I’m sitting here watching the movie Battle: LA and thinking about how it relates to distributed systems.The movie is available on Netflix if you haven’t seen it. You should stop reading now if you don’t want me spoiling it.

The movie takes place, unsurprisingly, in Los Angeles where an alien attack force is invading the city. As Aaron Eckhart and his band of marines struggle to take back the city they discover that the ships the aliens are using are actually unmanned drones.

War MachineUnmanned, except for the man in front, obviously

This is not news the member of the signal corps they have hooked up with. She believes that all the drones are being controlled from a central location, a command and control center. The rest of the movie follows the marines as they attempt to find this structure which, as it turns out, is buried in the ground. It is, seemingly, very secret and very secure hidden in the ruined city. Fortunately, as seems to happen frequently in these sorts of movies, the US military prevails and blows up this central structure.

The destruction of the command ship causes all the drones, which where were previously holding human forces at bay, to crash and explode. It is a total failure as a distributed system.   Destroying one central node had the effect of taking out a whole fleet of automated ships. The invasion failed because some tentacled alien failed to read a book on distributed systems.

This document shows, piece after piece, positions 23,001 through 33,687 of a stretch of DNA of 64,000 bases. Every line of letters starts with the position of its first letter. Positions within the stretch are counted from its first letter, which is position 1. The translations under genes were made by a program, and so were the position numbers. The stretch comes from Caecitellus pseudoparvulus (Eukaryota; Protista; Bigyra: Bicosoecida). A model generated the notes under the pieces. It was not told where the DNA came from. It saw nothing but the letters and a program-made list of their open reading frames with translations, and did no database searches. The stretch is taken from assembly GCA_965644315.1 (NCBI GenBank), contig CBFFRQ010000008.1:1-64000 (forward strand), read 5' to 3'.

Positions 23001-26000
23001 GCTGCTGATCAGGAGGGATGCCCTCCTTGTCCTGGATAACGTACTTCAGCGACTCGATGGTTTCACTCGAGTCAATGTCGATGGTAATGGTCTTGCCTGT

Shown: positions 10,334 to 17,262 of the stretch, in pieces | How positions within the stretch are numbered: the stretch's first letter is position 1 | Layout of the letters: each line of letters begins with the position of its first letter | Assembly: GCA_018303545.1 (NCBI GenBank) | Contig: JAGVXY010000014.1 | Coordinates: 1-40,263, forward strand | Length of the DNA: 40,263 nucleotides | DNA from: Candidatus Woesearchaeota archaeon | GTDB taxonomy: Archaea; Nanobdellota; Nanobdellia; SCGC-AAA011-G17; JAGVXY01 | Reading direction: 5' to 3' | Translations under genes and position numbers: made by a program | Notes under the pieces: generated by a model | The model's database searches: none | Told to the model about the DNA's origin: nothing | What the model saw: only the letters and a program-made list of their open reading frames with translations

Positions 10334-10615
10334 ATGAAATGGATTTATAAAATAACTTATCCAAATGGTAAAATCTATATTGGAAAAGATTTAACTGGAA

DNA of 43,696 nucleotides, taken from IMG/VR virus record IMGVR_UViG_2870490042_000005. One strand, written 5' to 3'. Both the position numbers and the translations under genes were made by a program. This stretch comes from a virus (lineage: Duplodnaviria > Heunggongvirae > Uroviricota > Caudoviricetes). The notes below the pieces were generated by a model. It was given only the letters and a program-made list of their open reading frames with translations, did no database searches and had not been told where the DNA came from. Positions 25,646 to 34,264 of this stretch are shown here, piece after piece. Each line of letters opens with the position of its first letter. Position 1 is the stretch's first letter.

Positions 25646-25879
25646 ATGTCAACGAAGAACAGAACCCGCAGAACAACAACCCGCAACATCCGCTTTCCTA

See the key is that you never know what is going to fail. Having a single point of failure is a huge weakness. Most people, when they’re designing systems don’t even realize that what they’ve got is a distributed system. I’ve seen this costing a lot of people a lot of time a couple of times. I’ve seen lone SAN failure take out an entire company’s ability to work. I’ve seen failures in data centers on the other side of the planet take out citrix here. If there is one truth to the information systems in large companies it is that they are complicated. However the people working on them frequently fail to realize that what they have on their hands is a single, large, distributed system.

For sure some services are distributed by default (Active Directory, DNS,…) but many are not. Think about file systems: most companies have files shared from a single point, a single server. Certainly that server might have multiple disks in a RAID but the server itself is still a single point of failure. This is why it’s important to invest in technologies like Microsoft’s Distributed File System which uses replication to ensure availability. Storage is generally cheap, much cheaper than dealing with downtime from a failed node in Austin.

Everything is a distributed system, let’s start treating it that way.